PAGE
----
Ah, but you know the end of the story already, don’t you? The suspense is lost on you, you big smart readers, you! Of course the next name called was some loser’s — not mine — and I stepped up to the podium to receive the tickets and learn that the cab would arrive in one hour to transport me and one guest of my choice to the airport. By that point, my guest of choice was standing by me, holding my hand and beaming. And we each left with our respective posse of well-wishers to go back and pack for the weekend.

My roommate (and best friend) was a bit disappointed that I didn’t take him along. After all, we’d known each other longer, and got along just swimmingly. And if we’d both been of drinking age — or even had convincing fake IDs at the time — I’d have given it some serious thought. We could have done a lot of damage together in the capital city that weekend, to ourselves and others (but mainly to our livers). But I wasn’t convinced that we’d be allowed to do it, no matter how well-practiced and ready we were, so it really was a non-starter. Plus, he wasn’t gonna stick his tongue halfway down my throat, or do a racy striptease at the foot of the hotel bed. Nor would I ask him, or even allow him, to. So I took the girl, as planned. T, I can only hope you forgive me. I was thinking with my nethers, I’ll admit, but you have to understand — she wasn’t a raving psycho lunatic yet. Not to me, anyway. So I took guaranteed hotel sex over possible drunken debauchery. Really, what else could I have done?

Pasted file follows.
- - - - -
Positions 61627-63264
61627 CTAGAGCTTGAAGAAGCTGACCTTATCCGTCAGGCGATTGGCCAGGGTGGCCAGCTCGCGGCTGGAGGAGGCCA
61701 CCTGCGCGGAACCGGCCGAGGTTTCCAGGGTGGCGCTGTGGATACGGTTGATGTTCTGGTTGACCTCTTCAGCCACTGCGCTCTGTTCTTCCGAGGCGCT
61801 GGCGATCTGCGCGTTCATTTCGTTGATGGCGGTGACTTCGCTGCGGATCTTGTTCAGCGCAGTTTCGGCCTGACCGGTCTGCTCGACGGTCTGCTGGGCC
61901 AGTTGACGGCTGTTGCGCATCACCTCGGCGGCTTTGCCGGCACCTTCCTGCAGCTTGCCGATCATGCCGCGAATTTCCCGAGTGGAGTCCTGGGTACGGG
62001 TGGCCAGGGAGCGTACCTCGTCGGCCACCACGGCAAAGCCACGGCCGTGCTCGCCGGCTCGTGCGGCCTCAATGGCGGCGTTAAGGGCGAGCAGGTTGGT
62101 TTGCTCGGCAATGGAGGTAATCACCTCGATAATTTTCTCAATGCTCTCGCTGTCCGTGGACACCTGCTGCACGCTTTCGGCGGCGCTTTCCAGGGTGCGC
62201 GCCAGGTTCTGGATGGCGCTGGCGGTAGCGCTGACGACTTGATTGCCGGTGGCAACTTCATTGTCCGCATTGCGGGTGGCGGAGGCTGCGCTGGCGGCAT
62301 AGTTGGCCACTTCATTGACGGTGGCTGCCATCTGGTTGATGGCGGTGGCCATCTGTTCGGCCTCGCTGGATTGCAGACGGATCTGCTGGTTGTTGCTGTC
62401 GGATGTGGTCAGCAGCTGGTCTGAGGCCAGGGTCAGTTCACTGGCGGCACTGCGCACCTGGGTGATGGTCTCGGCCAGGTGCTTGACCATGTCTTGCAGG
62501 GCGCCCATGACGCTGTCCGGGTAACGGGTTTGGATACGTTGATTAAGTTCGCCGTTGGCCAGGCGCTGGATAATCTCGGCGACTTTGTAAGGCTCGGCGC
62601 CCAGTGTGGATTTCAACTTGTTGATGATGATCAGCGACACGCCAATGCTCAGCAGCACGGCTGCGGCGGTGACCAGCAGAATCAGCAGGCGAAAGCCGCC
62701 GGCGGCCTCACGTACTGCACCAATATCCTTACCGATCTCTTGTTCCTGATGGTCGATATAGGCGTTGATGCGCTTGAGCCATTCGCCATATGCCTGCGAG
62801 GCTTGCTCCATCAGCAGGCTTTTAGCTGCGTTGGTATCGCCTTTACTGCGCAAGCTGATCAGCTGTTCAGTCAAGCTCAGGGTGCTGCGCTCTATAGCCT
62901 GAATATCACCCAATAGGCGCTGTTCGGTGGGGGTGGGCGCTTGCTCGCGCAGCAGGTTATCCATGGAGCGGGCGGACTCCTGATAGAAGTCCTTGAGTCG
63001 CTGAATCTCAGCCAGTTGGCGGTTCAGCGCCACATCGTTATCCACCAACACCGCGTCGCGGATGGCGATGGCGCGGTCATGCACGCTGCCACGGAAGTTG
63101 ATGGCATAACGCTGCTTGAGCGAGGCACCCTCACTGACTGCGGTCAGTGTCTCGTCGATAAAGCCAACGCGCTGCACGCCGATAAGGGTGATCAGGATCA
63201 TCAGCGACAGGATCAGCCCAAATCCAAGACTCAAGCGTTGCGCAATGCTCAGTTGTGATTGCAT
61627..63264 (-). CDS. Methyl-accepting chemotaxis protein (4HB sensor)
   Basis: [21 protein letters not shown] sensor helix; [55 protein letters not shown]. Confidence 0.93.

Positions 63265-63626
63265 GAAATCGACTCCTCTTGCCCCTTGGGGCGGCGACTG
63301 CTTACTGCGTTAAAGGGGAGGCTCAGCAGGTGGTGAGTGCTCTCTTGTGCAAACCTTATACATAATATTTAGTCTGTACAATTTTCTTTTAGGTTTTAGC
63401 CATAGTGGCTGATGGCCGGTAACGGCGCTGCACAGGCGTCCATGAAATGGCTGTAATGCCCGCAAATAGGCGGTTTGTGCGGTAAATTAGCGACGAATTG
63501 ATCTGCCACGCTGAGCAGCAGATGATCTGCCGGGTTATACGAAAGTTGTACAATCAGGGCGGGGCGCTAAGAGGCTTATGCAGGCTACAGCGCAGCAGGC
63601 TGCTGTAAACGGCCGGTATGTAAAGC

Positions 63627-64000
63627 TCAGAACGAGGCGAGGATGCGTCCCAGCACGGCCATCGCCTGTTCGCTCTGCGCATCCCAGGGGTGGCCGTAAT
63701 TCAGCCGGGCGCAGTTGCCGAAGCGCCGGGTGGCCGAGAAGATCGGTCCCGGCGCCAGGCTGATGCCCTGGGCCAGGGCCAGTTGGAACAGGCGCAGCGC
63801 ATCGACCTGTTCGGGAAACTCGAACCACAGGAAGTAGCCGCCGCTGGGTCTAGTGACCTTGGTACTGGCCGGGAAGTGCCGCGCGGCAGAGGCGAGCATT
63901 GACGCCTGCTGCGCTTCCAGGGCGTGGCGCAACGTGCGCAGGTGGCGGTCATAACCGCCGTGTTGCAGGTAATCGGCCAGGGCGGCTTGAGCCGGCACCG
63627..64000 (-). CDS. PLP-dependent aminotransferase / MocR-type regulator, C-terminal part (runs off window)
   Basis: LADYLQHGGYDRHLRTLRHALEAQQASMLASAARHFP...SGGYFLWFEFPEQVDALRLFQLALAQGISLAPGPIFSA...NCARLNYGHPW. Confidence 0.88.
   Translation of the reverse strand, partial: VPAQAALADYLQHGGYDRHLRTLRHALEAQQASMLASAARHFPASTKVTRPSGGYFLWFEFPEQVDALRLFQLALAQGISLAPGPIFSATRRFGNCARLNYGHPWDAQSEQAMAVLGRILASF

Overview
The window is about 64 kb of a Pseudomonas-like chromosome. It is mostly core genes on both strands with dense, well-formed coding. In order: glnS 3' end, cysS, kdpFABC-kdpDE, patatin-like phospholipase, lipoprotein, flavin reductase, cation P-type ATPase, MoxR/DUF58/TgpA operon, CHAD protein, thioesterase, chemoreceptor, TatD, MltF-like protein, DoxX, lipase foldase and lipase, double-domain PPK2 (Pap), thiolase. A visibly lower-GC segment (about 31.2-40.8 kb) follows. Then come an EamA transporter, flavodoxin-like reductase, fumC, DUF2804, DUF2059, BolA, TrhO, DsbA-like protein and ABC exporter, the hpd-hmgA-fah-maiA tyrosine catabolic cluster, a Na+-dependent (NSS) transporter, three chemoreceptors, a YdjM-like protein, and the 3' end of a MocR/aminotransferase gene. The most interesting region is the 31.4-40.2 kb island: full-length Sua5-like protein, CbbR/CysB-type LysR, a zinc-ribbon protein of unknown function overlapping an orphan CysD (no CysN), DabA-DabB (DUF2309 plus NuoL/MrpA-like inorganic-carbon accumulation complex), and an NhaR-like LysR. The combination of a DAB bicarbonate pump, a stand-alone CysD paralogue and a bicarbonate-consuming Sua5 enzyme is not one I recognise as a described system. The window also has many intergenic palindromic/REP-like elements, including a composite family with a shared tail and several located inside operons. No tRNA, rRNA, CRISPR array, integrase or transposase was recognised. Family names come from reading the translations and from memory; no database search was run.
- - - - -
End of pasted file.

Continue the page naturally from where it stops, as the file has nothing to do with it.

So, I won’t bore you with the actual trip. I think you’ve read plenty already about it. We got a ride to the airport, flew in, saw a few sights — but just a few — flew out, and caught a ride home. It may be the most exciting thing that happened to me during my college years. Not the best, or most life-altering, even, but certainly memorable. I’ll never forget sitting at that cafeteria table, trying not to look at anyone in particular for the last ten minutes of the contest, and hoping that I didn’t look like a damned dork, while secretly sending voodoo vibes to the lady at the hat to NOT. CALL. MY. DAMNED. NAME. (BITCH.) And it worked! How’s that for luck, boys and girls?